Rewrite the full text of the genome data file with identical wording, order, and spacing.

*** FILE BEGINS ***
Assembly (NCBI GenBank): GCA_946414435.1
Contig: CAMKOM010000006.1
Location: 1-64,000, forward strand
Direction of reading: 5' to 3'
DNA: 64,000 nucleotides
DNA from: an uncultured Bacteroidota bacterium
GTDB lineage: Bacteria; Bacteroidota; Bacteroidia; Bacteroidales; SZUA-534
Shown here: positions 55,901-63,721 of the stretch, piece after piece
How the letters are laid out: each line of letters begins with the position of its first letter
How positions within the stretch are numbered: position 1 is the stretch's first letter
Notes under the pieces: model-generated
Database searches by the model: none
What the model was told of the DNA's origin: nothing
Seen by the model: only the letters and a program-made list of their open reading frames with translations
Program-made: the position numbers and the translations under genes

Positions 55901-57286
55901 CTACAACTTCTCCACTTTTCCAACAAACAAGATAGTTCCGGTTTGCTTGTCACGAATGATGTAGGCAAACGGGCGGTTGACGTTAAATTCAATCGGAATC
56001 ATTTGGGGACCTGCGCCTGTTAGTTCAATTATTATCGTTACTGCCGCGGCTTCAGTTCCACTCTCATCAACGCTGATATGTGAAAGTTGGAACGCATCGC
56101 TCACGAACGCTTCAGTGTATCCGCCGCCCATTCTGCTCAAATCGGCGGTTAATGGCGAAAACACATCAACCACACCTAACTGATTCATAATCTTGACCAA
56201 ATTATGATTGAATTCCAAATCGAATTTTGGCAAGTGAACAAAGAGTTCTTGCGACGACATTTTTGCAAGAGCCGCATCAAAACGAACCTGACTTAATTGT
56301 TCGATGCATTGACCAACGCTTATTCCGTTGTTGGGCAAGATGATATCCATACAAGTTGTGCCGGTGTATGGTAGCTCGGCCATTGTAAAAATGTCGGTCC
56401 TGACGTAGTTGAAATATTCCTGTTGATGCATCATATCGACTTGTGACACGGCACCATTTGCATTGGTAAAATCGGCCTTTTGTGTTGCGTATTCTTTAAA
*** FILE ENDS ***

Assembly (NCBI GenBank): GCA_946414435.1
Contig: CAMKOM010000006.1
Location: 1-64,000, forward strand
Direction of reading: 5' to 3'
DNA: 64,000 nucleotides
DNA from: an uncultured Bacteroidota bacterium
GTDB lineage: Bacteria; Bacteroidota; Bacteroidia; Bacteroidales; SZUA-534
Shown here: positions 55,901-63,721 of the stretch, piece after piece
How the letters are laid out: each line of letters begins with the position of its first letter
How positions within the stretch are numbered: position 1 is the stretch's first letter
Notes under the pieces: model-generated
Database searches by the model: none
What the model was told of the DNA's origin: nothing
Seen by the model: only the letters and a program-made list of their open reading frames with translations
Program-made: the position numbers and the translations under genes

Positions 55901-57286
55901 CTACAACTTCTCCACTTTTCCAACAAACAAGATAGTTCCGGTTTGCTTGTCACGAATGATGTAGGCAAACGGGCGGTTGACGTTAAATTCAATCGGAATC
56001 ATTTGGGGACCTGCGCCTGTTAGTTCAATTATTATCGTTACTGCCGCGGCTTCAGTTCCACTCTCATCAACGCTGATATGTGAAAGTTGGAACGCATCGC
56101 TCACGAACGCTTCAGTGTATCCGCCGCCCATTCTGCTCAAATCGGCGGTTAATGGCGAAAACACATCAACCACACCTAACTGATTCATAATCTTGACCAA
56201 ATTATGATTGAATTCCAAATCGAATTTTGGCAAGTGAACAAAGAGTTCTTGCGACGACATTTTTGCAAGAGCCGCATCAAAACGAACCTGACTTAATTGT
56301 TCGATGCATTGACCAACGCTTATTCCGTTGTTGGGCAAGATGATATCCATACAAGTTGTGCCGGTGTATGGTAGCTCGGCCATTGTAAAAATGTCGGTCC
56401 TGACGTAGTTGAAATATTCCTGTTGATGCATCATATCGACTTGTGACACGGCACCATTTGCATTGGTAAAATCGGCCTTTTGTGTTGCGTATTCTTTAAA